Get Physical with Your Facility
In the beautiful and relaxing surroundings of spas, equipment can, and often does, create chaos. But it doesn’t have to. Don’t let the equipment manage you—you manage your equipment. If you ignore your equipment, something is bound to break, and it will not only increase the cost of doing business but also impact the treatments and experience you are able to offer.
From steam rooms and hydrotherapy equipment to massage tables, the equipment start-up costs for any spa or wellness business can be significant. To stretch your dollars, you’ll want to start analyzing maintenance during the design process with particular attention being paid to water. “Water quality is critical, as you don’t want it to be too hard or too soft,” says Mike Stimson, director of Bradford Products’s Resort Spa Division. “You’ll want to have filtration systems in place, which factors into maintenance, plumbing, and more.”
There are many other equipment-related decisions to be made during the design process, says SpaEquip founder Philippe Therene. Review architectural blueprints for proper equipment selection and placement, and develop detailed equipment documentation with mechanical, electrical, and plumbing (MEP) specifications for every item. Furthermore, Therene makes these overall recommendations about equipment:
Purchase from a reputable manufacturer so you receive well-built items with good warranties.
Be sure that the company with which you work offers technical support and customer service.
Check that voltages and plugs are correct for electricity in your country.
Ask if there’s a loaner program while equipment is being repaired, and, if possible, have an extra piece of key equipment in storage for breakdowns.
Put together a maintenance program/guide for your equipment. Use the guide as a tool when planning your annual budget.
Banish Equipment Breakdown
With spas offering dozens of types of treatments, there’s a lot of equipment that needs to be bought, explained, and maintained.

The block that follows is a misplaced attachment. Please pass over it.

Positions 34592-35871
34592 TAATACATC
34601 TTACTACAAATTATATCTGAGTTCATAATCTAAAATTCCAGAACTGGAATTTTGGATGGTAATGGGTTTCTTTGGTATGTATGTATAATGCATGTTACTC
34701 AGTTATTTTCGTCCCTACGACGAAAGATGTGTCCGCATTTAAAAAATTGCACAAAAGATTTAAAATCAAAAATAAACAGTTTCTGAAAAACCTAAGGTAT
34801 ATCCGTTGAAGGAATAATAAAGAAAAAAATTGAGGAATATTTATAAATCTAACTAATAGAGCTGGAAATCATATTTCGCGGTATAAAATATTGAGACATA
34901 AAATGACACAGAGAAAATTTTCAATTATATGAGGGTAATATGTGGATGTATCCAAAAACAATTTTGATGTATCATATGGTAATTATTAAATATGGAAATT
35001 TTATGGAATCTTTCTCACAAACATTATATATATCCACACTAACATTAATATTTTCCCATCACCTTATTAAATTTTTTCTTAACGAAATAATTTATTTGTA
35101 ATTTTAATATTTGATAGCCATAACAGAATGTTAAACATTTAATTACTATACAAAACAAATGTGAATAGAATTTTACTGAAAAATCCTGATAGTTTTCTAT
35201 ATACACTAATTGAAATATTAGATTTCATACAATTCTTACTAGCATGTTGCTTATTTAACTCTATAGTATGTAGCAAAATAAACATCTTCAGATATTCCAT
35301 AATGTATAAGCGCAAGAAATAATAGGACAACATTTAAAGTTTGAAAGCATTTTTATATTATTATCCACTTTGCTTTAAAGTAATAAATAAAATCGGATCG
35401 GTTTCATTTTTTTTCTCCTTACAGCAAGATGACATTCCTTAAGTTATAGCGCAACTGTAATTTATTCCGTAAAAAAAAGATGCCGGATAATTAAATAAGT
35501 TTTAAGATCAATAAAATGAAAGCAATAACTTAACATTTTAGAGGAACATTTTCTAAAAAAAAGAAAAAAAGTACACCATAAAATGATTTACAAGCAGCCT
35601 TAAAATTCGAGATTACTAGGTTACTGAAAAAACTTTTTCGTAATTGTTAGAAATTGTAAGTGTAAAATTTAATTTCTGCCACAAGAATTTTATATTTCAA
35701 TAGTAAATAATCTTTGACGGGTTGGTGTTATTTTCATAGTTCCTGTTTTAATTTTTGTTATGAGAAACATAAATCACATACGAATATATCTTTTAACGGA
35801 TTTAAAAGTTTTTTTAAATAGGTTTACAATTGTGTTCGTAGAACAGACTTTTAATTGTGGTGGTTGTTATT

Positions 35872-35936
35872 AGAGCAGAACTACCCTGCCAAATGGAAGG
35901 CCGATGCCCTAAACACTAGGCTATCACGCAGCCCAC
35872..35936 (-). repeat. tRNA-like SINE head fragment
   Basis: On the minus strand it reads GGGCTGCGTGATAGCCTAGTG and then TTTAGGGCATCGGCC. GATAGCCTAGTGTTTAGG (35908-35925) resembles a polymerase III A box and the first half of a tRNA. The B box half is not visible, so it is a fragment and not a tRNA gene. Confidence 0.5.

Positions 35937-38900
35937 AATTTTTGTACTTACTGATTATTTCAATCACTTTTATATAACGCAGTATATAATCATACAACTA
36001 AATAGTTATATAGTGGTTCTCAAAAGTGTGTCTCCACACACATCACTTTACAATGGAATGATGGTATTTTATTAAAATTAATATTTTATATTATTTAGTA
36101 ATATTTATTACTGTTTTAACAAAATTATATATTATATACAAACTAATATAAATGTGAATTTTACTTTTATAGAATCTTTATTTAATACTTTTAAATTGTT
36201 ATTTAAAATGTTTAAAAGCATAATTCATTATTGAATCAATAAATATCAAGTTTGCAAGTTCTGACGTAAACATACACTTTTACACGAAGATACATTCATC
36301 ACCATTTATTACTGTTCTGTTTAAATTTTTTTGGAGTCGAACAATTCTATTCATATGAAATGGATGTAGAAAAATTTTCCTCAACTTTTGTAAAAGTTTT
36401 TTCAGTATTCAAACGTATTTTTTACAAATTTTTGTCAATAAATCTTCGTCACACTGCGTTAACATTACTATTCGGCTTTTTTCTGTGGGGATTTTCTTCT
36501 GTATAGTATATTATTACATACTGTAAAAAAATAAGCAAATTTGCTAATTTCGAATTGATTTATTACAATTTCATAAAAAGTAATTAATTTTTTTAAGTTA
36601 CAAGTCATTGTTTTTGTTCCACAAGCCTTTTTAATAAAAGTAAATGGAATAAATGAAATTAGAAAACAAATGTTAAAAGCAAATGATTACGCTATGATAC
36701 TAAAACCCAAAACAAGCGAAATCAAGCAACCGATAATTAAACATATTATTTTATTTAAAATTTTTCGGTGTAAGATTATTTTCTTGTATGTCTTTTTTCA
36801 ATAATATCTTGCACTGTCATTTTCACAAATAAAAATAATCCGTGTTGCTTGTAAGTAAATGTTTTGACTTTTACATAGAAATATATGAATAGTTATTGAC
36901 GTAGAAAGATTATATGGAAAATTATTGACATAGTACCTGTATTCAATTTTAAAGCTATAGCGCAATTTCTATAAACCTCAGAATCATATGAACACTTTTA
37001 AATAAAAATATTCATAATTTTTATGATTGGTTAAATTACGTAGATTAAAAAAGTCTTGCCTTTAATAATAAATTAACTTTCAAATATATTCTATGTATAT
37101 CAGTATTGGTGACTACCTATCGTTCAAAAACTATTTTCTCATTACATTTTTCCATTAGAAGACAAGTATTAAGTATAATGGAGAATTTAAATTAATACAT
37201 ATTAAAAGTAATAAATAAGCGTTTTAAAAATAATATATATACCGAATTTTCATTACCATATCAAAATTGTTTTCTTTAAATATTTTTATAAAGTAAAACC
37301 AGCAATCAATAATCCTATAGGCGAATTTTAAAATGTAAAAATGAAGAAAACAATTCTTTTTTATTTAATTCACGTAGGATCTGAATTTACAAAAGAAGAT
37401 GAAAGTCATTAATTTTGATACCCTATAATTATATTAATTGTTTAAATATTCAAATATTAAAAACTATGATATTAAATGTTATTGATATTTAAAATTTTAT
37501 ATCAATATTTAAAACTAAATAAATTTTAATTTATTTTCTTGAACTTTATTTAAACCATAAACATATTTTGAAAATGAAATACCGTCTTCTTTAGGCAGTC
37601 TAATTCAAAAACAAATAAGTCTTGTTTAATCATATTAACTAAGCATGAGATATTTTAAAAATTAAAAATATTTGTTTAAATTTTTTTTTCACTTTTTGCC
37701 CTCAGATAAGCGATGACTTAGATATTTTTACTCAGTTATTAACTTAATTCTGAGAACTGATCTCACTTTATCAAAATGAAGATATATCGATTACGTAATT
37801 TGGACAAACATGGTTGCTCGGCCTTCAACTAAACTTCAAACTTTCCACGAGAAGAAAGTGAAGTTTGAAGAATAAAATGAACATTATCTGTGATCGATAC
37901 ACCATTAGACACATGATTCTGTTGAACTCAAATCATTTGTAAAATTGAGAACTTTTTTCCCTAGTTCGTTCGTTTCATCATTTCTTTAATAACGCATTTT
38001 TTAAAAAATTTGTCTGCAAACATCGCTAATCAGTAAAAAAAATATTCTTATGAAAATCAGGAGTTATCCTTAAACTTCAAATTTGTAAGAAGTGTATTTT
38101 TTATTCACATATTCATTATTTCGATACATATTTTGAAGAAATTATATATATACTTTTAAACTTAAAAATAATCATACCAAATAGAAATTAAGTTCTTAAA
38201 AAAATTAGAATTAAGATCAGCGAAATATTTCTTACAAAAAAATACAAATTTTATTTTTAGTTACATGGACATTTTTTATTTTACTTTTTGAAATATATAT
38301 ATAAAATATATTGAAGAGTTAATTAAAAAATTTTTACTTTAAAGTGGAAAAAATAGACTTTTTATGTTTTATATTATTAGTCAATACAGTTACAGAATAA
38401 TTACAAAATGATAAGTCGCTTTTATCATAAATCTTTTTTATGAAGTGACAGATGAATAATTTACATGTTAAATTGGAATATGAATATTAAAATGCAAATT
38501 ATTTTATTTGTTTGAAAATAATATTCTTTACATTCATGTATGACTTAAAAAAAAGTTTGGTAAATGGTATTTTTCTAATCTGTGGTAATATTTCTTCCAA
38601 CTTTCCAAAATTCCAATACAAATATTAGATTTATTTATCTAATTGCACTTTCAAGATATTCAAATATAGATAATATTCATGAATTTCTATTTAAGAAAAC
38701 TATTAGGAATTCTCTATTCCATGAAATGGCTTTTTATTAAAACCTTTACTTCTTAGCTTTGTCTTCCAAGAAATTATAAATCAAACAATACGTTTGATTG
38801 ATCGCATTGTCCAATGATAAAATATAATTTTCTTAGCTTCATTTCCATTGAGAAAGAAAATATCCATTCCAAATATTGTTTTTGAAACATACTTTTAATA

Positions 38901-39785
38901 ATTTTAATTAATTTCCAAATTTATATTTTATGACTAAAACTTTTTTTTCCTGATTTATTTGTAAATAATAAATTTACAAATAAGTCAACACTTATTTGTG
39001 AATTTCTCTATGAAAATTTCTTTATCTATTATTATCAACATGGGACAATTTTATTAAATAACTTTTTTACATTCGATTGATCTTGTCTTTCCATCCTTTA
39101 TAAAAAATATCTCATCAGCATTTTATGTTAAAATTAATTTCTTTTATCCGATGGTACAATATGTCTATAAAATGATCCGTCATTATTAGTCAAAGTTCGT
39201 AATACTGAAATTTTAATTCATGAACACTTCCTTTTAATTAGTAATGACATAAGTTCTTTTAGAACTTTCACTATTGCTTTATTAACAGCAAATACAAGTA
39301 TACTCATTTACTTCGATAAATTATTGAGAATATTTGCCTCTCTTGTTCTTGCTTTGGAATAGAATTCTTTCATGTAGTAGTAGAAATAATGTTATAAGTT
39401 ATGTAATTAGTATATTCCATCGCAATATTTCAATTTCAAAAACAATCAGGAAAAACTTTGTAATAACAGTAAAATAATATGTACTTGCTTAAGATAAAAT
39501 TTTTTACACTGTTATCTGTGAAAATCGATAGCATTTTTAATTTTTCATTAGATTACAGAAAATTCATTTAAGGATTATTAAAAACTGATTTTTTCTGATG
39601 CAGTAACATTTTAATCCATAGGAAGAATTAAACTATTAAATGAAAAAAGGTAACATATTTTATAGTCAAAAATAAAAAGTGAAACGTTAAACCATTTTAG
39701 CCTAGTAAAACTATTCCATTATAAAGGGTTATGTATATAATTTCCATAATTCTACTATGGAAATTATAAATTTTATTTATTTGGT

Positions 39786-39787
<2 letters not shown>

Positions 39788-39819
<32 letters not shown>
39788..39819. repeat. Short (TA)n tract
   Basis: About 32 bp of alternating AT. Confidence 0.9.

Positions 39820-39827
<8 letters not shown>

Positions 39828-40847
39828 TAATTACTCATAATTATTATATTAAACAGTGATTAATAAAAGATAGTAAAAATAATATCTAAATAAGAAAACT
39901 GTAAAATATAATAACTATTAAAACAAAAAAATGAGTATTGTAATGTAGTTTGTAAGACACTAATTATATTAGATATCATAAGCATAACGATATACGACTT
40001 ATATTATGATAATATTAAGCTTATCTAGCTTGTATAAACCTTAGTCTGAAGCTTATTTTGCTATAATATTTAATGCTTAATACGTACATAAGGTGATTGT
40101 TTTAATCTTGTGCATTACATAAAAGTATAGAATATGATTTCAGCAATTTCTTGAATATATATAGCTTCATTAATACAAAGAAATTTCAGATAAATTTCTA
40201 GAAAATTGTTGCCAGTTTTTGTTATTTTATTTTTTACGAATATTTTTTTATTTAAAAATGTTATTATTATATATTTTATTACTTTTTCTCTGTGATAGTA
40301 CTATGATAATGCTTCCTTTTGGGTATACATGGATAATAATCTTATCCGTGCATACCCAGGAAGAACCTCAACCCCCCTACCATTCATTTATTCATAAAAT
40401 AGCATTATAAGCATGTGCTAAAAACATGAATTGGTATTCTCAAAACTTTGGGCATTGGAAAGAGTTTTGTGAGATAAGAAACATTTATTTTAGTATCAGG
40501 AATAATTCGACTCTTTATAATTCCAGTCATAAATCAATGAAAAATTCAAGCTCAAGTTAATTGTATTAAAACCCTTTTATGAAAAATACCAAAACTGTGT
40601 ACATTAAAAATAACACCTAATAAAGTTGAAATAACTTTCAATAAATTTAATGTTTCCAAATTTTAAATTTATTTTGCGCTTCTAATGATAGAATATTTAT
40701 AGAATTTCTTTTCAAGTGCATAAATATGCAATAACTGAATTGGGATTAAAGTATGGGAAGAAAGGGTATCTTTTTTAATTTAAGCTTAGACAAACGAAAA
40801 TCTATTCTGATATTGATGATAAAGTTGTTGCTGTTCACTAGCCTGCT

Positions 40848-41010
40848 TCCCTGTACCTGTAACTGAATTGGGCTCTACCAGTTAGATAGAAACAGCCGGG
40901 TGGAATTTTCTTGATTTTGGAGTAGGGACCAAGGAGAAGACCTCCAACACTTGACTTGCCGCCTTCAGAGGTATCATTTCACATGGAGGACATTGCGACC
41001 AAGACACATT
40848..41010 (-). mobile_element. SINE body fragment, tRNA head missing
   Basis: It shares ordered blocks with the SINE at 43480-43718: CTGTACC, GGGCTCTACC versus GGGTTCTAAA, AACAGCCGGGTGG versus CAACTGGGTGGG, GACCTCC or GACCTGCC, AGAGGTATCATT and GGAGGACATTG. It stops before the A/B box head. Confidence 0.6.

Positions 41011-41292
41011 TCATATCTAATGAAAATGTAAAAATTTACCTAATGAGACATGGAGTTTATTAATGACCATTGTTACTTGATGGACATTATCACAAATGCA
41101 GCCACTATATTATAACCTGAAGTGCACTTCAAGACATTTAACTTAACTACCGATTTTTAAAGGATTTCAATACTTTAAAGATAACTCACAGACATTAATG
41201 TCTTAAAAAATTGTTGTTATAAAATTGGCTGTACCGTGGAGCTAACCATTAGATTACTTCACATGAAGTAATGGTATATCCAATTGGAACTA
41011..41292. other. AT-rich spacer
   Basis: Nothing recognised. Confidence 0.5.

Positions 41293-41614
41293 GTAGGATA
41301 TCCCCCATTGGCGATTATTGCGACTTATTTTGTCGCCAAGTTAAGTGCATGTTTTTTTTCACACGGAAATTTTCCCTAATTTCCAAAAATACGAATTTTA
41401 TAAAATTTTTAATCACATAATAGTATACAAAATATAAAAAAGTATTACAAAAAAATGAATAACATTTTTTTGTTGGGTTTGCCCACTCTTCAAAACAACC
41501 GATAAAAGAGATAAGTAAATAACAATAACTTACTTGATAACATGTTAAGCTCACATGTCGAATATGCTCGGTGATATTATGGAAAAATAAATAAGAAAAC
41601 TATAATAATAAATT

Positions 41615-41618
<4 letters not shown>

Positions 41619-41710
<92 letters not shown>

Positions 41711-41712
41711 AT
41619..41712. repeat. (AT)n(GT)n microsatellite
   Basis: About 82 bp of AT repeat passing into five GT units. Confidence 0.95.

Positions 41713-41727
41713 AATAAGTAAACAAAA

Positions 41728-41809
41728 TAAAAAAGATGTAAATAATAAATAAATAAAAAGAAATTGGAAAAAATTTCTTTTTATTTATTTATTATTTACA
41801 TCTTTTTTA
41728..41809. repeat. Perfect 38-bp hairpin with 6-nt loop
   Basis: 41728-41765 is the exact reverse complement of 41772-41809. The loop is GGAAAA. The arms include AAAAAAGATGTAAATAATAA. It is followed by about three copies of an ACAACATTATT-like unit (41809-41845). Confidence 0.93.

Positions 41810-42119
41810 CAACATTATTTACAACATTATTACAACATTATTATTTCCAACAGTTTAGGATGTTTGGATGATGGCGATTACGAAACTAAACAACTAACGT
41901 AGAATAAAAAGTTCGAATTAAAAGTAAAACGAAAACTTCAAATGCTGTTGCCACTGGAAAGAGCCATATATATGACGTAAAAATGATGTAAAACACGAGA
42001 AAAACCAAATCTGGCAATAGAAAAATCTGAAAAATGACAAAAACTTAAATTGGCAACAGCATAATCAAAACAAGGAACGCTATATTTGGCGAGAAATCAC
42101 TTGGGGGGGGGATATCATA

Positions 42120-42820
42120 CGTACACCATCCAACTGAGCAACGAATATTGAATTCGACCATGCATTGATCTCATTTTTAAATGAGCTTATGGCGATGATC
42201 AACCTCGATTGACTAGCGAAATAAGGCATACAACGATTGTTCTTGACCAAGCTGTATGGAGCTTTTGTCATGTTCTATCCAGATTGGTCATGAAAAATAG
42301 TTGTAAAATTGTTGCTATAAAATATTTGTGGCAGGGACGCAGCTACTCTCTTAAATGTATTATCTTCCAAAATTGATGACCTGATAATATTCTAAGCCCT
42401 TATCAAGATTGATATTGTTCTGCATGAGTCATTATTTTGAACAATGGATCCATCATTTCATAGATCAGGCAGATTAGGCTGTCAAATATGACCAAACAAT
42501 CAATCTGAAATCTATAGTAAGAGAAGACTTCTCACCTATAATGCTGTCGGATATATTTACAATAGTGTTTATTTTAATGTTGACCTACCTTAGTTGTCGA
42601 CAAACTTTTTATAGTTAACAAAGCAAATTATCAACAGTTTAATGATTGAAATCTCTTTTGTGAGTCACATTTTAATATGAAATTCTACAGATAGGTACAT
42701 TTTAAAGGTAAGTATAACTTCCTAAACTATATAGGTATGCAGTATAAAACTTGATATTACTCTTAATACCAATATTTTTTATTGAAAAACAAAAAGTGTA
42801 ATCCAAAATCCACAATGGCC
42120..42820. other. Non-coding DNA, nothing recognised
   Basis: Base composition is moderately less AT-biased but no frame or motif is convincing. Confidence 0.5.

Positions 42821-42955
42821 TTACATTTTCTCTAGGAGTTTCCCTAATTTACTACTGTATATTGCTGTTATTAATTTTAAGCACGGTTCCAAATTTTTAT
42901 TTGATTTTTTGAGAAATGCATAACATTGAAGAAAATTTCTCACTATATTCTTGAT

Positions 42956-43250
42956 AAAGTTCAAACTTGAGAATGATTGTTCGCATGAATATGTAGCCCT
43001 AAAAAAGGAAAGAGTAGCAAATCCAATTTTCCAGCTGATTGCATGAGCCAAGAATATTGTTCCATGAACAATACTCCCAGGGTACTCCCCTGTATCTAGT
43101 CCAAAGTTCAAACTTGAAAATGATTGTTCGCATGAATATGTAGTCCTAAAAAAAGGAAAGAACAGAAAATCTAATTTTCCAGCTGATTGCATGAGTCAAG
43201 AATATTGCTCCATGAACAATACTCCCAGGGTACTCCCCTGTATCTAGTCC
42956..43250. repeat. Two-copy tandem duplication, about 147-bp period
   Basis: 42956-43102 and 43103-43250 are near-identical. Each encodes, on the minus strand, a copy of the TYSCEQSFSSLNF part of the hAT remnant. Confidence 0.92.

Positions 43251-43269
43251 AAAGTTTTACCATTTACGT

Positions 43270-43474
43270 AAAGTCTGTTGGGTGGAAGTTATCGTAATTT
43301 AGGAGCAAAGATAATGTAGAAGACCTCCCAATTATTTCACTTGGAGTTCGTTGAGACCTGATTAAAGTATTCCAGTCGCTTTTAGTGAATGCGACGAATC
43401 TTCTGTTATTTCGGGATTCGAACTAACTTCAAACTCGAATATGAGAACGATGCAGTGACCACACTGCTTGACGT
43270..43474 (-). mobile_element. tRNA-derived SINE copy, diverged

These should last 10 years. Check every few days for mineral buildup. Add three tablespoons of white vinegar to the water a few times per month to avoid this. Before adding water to the jar, make sure the steamer is cool. Drain and dry daily.
These should last 10 years. They should be made of non-corrosive material so they don’t rust. Therene recommends ones with UV lamps to kill bacteria. Wipe off with a cloth at the end of the day and leave open (if there are no instruments inside).
Clean these with soap and water and sterilize with UV, not heat. Otherwise, the brushes will dry up.
The fragile glass electrodes have to be inspected for cracks before every treatment and stored safely.
These can last 10 years if you don’t let wax accumulate. Don’t dump the wax into the wax heater, and remove wax nightly.
The screws on the arm and lamp itself should be tightened at least weekly.
The steam room is a big part of the overall spa experience and should be cleaned every night because of the humidity and mildew that accumulates. Use a detergent that doesn’t leave the smell of chemicals. Inspect the steam generator at least once a week. A stainless steel base with tile finish should have a five-year warranty. It can be tough to get engineers into a steam room, as many of them are male, and to access mechanical rooms, they often have to go through female locker rooms. Many engineers don’t also work after hours. Therefore, empower your team. Read manuals, and learn to take care of your equipment yourself.